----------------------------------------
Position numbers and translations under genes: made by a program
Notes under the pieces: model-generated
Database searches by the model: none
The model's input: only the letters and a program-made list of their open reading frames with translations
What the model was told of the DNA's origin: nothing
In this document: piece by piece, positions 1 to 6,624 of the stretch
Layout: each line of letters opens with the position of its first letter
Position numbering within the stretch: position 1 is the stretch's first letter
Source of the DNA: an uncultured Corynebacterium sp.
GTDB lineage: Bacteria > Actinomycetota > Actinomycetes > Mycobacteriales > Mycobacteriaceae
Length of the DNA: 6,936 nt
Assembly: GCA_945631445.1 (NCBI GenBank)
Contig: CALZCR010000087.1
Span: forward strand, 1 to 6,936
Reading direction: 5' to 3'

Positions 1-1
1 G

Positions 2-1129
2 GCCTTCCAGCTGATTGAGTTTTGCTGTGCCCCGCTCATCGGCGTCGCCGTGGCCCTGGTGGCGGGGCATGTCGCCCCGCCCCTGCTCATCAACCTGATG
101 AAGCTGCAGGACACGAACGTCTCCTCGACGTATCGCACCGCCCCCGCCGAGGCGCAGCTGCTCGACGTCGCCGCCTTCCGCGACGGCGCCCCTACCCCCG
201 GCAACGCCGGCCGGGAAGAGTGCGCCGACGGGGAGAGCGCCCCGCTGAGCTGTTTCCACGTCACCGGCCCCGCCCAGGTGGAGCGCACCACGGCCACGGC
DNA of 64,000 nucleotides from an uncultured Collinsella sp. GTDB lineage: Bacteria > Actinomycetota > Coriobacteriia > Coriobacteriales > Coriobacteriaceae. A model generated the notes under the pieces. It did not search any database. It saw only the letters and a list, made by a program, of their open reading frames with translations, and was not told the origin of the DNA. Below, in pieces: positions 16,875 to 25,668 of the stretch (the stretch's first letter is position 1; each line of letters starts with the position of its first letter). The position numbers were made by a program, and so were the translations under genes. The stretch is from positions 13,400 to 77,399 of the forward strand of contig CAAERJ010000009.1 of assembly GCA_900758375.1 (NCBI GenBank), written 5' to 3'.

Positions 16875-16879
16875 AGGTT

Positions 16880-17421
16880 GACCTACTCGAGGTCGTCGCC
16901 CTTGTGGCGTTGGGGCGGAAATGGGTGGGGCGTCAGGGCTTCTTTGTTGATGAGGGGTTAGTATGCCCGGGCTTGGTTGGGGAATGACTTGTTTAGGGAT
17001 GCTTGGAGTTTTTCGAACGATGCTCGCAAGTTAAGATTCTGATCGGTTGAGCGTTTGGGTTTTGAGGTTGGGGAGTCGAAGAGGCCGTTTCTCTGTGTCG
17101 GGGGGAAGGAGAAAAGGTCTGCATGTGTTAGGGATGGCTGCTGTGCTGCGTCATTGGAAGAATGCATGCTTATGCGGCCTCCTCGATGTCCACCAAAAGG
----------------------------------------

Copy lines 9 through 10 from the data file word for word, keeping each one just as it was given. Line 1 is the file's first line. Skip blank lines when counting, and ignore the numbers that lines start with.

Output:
Source of the DNA: an uncultured Corynebacterium sp.
GTDB lineage: Bacteria > Actinomycetota > Actinomycetes > Mycobacteriales > Mycobacteriaceae